- August 07, 2003, Gerry D. Rector, Senior Product Development Manager, Neenah Paper
Sturdier and tougher, heavyweights have the advantage of being stronger—whether in a boxing ring or a box plant. While heavyweight papers aren’t as tough to work with as their boxing counterparts, they can present a unique set of challenges—and advantages—when using them to make packaging. So the critical question for converters is, "Just how do you work with heavyweights?"
Heavyweight papers—also called "covers"—are defined as 120lb. and heavier on a 20 x 26–500 basis. Always consider the caliper, or thickness, in addition to weight, when choosing a paper. Those with the lowest weight and the highest caliper are always more economical, since paper is priced based on weight.
For example, a 165lb. cover with a 21pt. caliper is seven percent thicker and has an eight percent lower billing weight than a 180lb. cover with a 19.5pt. caliper. This makes the 165lb. cover a thicker and more economical option. Not only does caliper help determine cost, it also plays a key role in heavyweight paper’s foremost feature: strength.
Remember that the corrugating medium enhances strength and can allow you to use a surprising variety of papers, including 120lb. papers (or "light heavyweights"). Today’s packaging is increasingly designed for point-of-purchase consumer use and high graphics applications. Premium heavyweight papers are the clear choice for these uses because they offer an unparalleled range of aesthetic and tactile qualities.
If it’s important that customers notice the packaging or, perhaps, if you want their fingers to linger on the box, consider premium papers. They are especially good for embossing, spot coloring, and a host of printing processes and finishes. Let’s say you’d like to match a box or carton to its contents—a cobalt and gold perfume bottle. You can easily coordinate the packaging color to the product. Using premium covers, you can achieve a color brightness and clarity that other heavyweight papers just can’t touch.
An excellent alternative to single-ply or solid covers are laminated covers, which are typically stiffer and more substantial. In addition, they have a better printing surface, since the papers being laminated are from lower weight sheets, offering better, more consistent printing surfaces.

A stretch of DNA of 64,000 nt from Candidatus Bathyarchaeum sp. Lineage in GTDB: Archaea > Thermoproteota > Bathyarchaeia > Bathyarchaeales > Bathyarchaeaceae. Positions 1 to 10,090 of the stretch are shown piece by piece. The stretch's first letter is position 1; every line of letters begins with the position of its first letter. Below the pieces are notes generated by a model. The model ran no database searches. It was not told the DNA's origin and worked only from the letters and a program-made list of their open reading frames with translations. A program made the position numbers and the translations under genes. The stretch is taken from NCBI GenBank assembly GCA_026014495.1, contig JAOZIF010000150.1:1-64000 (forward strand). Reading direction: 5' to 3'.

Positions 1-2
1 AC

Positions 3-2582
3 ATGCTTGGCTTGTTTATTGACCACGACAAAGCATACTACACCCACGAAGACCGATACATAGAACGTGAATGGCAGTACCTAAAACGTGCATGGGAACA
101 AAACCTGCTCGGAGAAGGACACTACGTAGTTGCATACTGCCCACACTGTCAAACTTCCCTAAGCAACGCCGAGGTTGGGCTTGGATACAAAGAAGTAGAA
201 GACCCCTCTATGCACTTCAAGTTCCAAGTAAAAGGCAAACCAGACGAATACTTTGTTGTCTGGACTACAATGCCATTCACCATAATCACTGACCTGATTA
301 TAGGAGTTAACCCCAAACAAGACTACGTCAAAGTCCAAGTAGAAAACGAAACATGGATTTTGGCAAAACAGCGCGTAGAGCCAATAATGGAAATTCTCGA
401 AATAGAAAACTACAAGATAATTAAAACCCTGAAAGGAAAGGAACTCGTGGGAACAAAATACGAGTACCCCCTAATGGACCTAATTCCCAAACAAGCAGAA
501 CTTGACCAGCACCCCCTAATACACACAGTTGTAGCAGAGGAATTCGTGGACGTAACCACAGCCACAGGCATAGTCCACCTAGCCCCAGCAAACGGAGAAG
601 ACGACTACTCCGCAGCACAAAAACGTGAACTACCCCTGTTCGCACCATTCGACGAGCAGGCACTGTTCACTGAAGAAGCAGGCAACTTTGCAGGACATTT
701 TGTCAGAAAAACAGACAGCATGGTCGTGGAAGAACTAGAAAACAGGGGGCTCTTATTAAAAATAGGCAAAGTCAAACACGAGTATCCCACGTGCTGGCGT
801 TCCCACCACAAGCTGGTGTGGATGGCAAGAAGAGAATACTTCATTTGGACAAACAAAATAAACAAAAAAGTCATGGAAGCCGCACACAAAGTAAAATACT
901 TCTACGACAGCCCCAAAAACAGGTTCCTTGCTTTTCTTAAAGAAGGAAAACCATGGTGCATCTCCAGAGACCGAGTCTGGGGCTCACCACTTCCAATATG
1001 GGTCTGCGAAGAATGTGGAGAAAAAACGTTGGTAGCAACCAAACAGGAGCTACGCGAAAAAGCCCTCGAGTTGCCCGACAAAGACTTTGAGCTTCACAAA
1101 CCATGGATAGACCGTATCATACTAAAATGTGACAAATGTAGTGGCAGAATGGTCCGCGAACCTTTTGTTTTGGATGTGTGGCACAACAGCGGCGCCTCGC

There are two types of laminated covers. One, known as Double Thick Covers, are two sheets of the same color and weight paper laminated together. Laminated covers also are available as Duplex Covers, with different colors and/or textures on each side.
Premium covers, whether laminated or single-ply, are ideal for small-volume jobs that go to a limited number of end users such as fine jewelry or high-end cosmetics. For example, a major cosmetics company uses a 165-lb. Double Thick Cover for its upscale line of hair care products. Only sold in salons, the products convey a tacit message of quality through their packaging. The company selected a velvety, 99+ brightness blue-white paper, using this clean, pure color to highlight its commitment to nature and the environment. Packaging that’s constructed of premium heavyweight papers says: "This product is special. It’s a keeper."
While heavyweight and laminated covers offer numerous benefits, they must be handled correctly to avoid fiber cracking or lifting at the folds. To use heavyweight and laminated covers to their full beauty and advantage, consider the following tips:
- Basis Weight Conversion
Knowing the equivalent conversion from typical box basis weights to that of premium heavyweight packaging allows for an easier transition. Box basis weights are usually expressed in pounds per msf or mf (1,000 sq ft). Therefore, 1,000 sq ft of 90lb. box stock weighs 90 pounds. However, premium heavyweight covers are weighed in pounds of material per 1,800 sq ft. To determine the heavyweight equivalent of 90lb. box stock, multiply the box stock weight (90lbs.) by 1.8. The premium heavyweight paper equivalent in this example is 162lb.
Overall Converting Guidelines When Using Heavyweight Papers
- Prior to folding, wide-score the paper using a flat-bed press for best results. This will provide an even score on the whole sheet at one time, as opposed to a cylinder press, which scores only a small area at a time.